The Wall Street Journal, a backer of Sharon's military policy, reported on March 7 that "the most recent round of suicide bombings and brutal Israeli reprisals has made one thing clear to many Israelis: Palestinian militants aren't giving up, regardless of the military might Israeli Prime Minister Ariel Sharon brings to bear on Palestinian leader Yasir Arafat and the roughly three million Palestinian residents of the quasi-independent West Bank and Gaza.... The Palestinians are forcing themselves back to the center of the international stage after being shoved into the wings by President Bush's war on terrorism."
In another indication of the depth and spread of the resistance, and the solidarity it arouses among Palestinians inside Israel, the Israeli Ministry of Justice claimed on March 11 that over the past months hundreds of "Israeli Arabs" have joined the Palestinian security services--established under the Palestinian-Israeli Oslo negotations process--and other armed groups operating in the West Bank and Gaza Strip. The ministry is proposing to make such a step punishable by up to five years in jail.
The failure of Sharon's widening military action to stem the resistance is forcing to the surface long-standing fault lines in his cabinet. Although Labor MPs like Shimon Peres, the foreign minister, have advised Sharon "not to escalate the situation," they have presented no alternative course.
The divisions reflect the repudiation of Sharon's military actions among layers of the Israeli population. One political scientist observed in a March 7 Jerusalem Post column that "as more peace rallies are planned and more people attend them, as more violence takes place and casualties, particularly civilians, mount on both sides, and as the polls begin to shift, Labor is finally starting to wake up."
That growing war-weariness is juxtaposed to intensified polarization, expressed in a Tel Aviv demonstration of tens of thousands of people calling for stiffer action against the Palestinian struggle. "Defeat Arafat, destroy terror" read one banner.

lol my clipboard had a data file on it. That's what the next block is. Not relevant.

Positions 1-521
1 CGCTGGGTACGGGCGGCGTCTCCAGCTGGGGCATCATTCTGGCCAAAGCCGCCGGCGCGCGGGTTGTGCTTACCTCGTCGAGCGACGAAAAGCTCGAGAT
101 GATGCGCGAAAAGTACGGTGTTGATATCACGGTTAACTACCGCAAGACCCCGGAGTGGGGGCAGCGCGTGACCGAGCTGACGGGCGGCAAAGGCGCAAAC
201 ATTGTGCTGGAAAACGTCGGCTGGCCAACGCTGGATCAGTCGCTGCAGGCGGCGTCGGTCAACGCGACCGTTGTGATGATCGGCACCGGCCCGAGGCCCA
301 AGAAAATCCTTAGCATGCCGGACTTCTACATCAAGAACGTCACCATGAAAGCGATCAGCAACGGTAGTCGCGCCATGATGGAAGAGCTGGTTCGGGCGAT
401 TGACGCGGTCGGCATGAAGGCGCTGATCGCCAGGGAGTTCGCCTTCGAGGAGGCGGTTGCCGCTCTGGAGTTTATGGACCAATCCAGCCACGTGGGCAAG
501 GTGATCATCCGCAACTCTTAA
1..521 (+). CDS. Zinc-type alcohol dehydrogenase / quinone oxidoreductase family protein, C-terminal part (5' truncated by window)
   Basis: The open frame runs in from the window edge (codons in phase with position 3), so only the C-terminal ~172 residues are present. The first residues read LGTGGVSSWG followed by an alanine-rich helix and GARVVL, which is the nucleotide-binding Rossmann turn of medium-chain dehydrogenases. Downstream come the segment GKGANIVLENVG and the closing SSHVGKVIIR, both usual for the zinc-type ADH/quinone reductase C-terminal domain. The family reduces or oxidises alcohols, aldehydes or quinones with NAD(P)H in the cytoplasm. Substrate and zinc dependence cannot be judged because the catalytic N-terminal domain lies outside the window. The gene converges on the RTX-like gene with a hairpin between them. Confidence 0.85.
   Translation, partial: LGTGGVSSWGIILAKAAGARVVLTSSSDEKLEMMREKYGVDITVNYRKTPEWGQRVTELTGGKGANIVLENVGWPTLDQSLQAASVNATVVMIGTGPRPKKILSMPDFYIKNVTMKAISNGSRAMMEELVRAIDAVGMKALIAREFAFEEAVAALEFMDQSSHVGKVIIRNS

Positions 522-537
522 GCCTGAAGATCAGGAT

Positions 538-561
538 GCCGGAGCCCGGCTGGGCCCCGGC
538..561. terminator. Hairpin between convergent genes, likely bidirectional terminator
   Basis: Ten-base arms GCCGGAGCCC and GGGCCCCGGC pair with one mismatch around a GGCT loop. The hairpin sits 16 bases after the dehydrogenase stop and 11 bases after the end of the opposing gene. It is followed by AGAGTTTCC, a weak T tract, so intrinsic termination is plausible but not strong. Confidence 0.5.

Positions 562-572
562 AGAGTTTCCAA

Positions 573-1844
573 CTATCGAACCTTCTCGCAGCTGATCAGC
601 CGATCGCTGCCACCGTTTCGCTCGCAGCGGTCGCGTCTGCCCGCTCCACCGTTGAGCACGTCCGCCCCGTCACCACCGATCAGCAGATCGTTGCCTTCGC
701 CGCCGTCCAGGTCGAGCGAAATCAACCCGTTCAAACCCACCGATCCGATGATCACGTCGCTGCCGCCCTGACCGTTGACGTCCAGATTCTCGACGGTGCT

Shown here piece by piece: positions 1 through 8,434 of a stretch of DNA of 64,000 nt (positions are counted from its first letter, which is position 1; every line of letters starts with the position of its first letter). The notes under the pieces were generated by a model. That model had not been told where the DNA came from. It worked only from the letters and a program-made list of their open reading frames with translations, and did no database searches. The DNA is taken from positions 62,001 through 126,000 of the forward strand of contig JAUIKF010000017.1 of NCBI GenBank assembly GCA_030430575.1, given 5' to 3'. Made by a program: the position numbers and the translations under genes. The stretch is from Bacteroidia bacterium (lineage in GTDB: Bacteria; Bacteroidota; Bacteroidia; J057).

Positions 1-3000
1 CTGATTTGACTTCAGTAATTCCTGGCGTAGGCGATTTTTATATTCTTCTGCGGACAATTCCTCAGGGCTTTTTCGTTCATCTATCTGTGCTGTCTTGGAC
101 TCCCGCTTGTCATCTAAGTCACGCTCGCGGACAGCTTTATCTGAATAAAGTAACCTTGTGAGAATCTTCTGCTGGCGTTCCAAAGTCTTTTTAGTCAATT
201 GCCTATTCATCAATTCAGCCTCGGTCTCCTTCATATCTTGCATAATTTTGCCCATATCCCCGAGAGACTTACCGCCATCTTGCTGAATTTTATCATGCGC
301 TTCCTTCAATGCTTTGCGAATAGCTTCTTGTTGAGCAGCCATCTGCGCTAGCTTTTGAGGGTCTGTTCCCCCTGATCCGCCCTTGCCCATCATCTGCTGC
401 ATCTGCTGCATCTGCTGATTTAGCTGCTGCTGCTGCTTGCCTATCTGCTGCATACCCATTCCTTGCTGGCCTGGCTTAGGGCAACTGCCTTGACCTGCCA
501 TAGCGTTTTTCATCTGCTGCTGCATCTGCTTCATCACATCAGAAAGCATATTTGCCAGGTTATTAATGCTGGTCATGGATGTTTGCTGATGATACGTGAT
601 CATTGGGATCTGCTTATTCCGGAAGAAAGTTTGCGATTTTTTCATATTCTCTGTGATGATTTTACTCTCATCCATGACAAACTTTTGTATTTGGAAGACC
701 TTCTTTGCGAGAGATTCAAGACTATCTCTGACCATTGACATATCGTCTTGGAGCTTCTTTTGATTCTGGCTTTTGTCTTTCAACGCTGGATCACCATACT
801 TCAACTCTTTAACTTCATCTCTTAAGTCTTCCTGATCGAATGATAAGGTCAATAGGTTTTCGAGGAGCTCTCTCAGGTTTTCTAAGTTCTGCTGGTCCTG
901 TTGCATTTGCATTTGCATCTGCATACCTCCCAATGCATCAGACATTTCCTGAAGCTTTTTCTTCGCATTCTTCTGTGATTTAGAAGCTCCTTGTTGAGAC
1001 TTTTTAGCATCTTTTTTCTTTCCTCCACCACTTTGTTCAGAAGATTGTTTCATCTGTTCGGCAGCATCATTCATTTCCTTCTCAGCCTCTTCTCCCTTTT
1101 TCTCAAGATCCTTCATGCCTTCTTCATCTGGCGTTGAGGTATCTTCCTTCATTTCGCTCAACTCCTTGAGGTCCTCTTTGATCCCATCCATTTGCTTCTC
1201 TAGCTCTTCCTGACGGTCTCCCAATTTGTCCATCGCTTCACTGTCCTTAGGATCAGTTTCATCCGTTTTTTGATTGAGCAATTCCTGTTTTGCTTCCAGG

At a March 9–10 Cairo meeting, foreign ministers from Arab League nations declared their support for a proposal floated by the government of Saudi Arabia, offering recognition to Israel in return for its withdrawal from the West Bank and Gaza Strip and all other territories seized since the 1967 war. Expressing the views of the governments and ruling classes of nations throughout the Middle East, who fear both Israeli military power and the impact of the Palestinian struggle, the Jordanian foreign minister described the proposal as "a serious initiative. It is a near consensus by the Arab world that the time has come to end the conflict."
U.S. sends envoy
On March 7 the White House announced that special envoy Gen. Anthony Zinni would travel to the Middle East at the same time Vice President Richard Cheney is in the region to drum up support for further assaults on Iraq by Washington.
The big-business press openly describes Zinni's mission as one of tamping down the violence so the Israeli aggression against the Palestinians doesn't cut across support Washington is trying to garner in the region for its own military attacks on Iraq.
"If they're going to keep the focus on Iraq, [U.S. officials] are going to have to do something about trying to calm" down the Israeli-Palestinian conflict, said Martin Indyk, a former U.S. ambassador to Israel.
Reflecting the U.S. rulers' concern at the irrepressible Palestinian struggle and the escalating conflict, Colin Powell, the U.S. secretary of state, said on March 6 that "Prime Minister Sharon has to take a hard look at his policies to see whether they will work. If you declare war against the Palestinians thinking that you can solve the problem by seeing how many Palestinians can be killed, I don't know that that leads us anywhere." The Secretary of State's comments apparently had little impact on Tel Aviv.
Washington has devoted special efforts to trying to ensure the Israeli rulers' cooperation with any offensive against Iraq. Writing in the March 11 New Yorker magazine, Seymour Hersh reported that U.S. officials briefed Sharon about their plans during his February visit to the White House, and tried to persuade him to delay a response to any attacks on Israel by the Iraqi military.
During the 1990–91 Gulf War the U.S. armed forces withheld "friend or foe" codes from the Israeli air force, rendering impossible any action by its planes against Baghdad, which was peppering Israel with inaccurate Scud missiles.
"But the Israeli leaders refused to give the White House an assurance that it would not retaliate," wrote Hersh. A senior Israeli official told the reporter that "the United States should assume, in its considerations, that if Israel is to be hit, Israel will hit back. We took a hit in 1991 and did not hit back because we could have ruined the United States-Arab coalition. Our lack of retaliation was seen in the West as very smart, but in the Arab world it had a serious negative effect on Israel's deterrence posture," the official said. The "deterrence posture" referred to is long-standing Israeli policy that any attack on Israel will be met with an immediate and massive counterstrike. The policy is the only way the garrison state has survived in the region as a outpost for imperialism.
The official continued, Hersh writes: "If someone thinks it can hit Israel and not be hit ten times as strongly back, it is a serious issue. It won't happen again."